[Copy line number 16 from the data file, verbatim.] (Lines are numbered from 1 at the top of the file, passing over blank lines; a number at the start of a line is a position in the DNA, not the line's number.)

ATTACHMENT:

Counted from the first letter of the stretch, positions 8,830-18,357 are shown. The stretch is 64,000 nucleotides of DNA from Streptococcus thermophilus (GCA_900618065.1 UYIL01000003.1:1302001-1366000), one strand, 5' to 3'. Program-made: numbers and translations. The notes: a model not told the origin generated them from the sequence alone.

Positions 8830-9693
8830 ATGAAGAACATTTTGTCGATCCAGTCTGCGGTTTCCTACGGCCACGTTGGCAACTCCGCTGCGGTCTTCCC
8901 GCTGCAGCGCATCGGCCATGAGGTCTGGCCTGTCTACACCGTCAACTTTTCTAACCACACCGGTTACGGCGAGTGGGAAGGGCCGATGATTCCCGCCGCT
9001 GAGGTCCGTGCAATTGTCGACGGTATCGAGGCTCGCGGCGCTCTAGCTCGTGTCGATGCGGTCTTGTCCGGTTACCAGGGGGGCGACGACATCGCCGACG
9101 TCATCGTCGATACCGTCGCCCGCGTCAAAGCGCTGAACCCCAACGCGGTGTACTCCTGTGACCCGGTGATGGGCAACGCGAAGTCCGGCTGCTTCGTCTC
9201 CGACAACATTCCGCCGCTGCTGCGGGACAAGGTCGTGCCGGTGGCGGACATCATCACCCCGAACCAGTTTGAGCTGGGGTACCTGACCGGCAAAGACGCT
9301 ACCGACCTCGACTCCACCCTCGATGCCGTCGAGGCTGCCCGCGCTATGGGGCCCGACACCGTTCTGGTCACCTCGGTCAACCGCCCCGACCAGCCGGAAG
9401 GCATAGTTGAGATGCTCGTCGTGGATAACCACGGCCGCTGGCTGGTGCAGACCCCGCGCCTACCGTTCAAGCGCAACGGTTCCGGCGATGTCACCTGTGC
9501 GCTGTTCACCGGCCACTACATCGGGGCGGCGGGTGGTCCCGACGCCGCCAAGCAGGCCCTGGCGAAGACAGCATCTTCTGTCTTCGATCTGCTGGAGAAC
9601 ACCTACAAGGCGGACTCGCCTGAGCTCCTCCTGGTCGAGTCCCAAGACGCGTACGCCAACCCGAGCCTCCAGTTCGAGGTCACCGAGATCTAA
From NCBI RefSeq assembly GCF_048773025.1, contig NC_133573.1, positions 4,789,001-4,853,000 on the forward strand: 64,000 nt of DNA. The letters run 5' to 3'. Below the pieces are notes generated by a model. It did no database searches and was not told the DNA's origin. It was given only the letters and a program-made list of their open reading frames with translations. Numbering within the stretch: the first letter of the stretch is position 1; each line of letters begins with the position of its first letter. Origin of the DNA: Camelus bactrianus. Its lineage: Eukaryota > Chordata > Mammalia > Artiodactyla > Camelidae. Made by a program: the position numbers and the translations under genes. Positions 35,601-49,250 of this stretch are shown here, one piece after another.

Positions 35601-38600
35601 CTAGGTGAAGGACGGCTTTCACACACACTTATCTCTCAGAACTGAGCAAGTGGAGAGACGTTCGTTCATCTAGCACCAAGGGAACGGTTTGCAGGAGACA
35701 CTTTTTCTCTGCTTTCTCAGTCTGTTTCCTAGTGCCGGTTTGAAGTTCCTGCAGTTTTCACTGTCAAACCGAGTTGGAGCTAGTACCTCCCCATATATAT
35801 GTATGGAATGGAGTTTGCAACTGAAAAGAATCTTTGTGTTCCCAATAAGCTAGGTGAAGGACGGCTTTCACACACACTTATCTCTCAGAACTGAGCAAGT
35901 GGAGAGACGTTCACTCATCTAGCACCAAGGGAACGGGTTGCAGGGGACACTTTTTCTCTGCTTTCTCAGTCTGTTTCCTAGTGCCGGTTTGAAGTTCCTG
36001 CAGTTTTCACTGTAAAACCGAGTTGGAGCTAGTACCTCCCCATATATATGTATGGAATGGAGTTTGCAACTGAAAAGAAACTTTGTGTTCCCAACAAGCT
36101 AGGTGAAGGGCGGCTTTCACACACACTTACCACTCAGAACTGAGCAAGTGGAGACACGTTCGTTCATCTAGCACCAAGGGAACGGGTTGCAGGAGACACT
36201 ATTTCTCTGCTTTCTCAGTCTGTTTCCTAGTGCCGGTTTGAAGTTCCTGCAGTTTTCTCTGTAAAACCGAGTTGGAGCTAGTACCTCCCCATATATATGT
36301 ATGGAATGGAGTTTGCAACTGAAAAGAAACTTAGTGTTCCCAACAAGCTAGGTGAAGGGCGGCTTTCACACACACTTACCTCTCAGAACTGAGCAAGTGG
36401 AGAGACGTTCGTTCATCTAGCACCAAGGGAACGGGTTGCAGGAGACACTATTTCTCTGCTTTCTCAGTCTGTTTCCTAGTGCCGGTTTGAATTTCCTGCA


35801 GTATGGAATGGAGTTTGCAACTGAAAAGAATCTTTGTGTTCCCAATAAGCTAGGTGAAGGACGGCTTTCACACACACTTATCTCTCAGAACTGAGCAAGT